This year’s EGX may not have boasted the AAA titles we were all hoping for, but that doesn’t mean there wasn’t awesomeness to be found on the show floor. Honestly, the absence of games such as Anthem was probably a good thing. Instead of spending the entire event queueing, we instead got to play some gems, and we’ve highlighted our absolute favourites below.
A beautiful fusion of two of the best things in life, Soundfall matches euphoric bass-heavy tunes to action-packed dungeon crawling in vivid, colourful top-down environments. If ever an entire videogame could be described as ‘catchy’, then this is it.
Created by veterans from Epic Games (the studio responsible for Fortnite), the game sees a young audiophile named Melody transported to the world of Symphonia, where a great darkness, Discord, threatens to destroy the realm. Not only is the aim to reach the exit of the dungeon before the song finishes, a task that’s surprisingly difficult, but players must also time movements precisely to the song’s beat. Doing so ensures attacks are at their strongest or traversal across certain spaces is possible. The challenge can be undertaken solo or with up to three co-op partners, and is highly addictive as the craving for perfection takes hold.
The satisfaction that accompanies achieving that 100% completion of a dungeon is insurmountable, even more so when shared with friends. There’s nothing quite like smashing your way to victory in perfect synchronicity.
Having played Rollcage back in the late nineties Tim was especially intrigued by GRIP. Much like Wipeout or F-Zero, its frantic, fast and frenetic races across bombastic circuits were arguably the greatest adrenaline rush available at EGX. We’re pretty sure that this game adversely affected our blood pressure as we each had a go, especially on the ‘wild’ engine power – this moves too fast for me to physically be able to process with only one functional eye, so I sat that out.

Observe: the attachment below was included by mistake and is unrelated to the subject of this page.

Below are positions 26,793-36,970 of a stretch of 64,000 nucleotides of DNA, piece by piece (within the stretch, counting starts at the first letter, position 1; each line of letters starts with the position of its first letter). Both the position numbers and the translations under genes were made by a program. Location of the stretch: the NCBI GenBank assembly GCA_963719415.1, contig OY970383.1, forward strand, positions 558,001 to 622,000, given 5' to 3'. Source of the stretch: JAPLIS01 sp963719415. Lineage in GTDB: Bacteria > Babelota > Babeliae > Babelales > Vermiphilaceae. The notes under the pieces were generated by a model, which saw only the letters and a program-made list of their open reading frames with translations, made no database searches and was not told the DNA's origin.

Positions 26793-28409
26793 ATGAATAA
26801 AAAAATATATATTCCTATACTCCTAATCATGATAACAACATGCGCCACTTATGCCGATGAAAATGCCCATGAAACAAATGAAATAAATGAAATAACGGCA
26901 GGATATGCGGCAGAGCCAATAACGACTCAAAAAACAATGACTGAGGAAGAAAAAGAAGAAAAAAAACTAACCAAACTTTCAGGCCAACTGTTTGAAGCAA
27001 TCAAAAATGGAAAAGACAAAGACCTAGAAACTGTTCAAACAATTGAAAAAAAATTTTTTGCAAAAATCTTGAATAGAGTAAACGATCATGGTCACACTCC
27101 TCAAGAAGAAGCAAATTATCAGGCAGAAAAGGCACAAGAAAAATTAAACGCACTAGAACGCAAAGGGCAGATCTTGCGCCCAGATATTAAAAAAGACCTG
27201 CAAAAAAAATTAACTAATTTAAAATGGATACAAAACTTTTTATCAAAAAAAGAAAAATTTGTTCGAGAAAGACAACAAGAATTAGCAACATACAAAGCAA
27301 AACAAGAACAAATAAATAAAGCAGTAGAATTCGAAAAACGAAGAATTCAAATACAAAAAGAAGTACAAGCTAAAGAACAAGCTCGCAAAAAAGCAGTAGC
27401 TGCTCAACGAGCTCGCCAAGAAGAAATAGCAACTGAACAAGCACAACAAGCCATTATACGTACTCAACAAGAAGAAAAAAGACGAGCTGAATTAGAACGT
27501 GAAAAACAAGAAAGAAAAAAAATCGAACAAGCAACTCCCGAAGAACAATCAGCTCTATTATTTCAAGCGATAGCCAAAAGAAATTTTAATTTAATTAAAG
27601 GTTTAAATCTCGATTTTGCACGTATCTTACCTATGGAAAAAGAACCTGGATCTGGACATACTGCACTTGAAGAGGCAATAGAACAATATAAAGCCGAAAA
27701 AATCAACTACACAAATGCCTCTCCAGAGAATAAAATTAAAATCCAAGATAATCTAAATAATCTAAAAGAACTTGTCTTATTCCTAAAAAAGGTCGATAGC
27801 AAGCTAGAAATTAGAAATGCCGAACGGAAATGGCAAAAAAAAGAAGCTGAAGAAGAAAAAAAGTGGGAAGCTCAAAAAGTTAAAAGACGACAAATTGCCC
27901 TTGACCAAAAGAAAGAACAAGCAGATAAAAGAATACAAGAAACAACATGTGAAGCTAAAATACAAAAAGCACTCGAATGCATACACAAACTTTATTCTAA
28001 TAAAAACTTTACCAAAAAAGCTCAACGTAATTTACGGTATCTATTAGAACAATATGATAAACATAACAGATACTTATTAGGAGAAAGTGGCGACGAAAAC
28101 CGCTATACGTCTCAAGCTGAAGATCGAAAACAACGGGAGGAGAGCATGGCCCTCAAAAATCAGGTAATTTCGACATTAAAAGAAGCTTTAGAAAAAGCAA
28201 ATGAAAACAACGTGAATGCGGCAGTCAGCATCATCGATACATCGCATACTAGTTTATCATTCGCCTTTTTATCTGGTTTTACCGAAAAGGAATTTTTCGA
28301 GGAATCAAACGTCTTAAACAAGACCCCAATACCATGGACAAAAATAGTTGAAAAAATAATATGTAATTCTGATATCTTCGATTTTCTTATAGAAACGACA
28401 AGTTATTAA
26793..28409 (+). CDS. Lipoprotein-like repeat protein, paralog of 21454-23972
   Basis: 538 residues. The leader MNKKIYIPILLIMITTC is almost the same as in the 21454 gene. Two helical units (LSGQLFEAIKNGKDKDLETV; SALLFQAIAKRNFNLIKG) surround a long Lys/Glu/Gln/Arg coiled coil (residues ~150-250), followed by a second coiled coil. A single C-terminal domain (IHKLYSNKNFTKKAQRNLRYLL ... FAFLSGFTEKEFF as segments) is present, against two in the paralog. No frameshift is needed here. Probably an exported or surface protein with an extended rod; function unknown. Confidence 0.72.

No race is unwinnable, with the chance of a monumental change in race position possible at every second. Players can start out in first place, crash and drop to tenth and crawl back to achieve a top three finish in the space of half a lap. This, in part, is one thing that sets GRIP apart from other racing games. Being good at this game isn’t an outright necessity, which gives those of us that love racers but suck terribly at them a chance. The handling is superb with tight and responsive controls, and the cars have definitive weight behind them, even when flipping spectacularly through the air (which happened a lot).
GRIP is due for release early November, and you can bet we’ll be picking up a copy.
- Dead End Job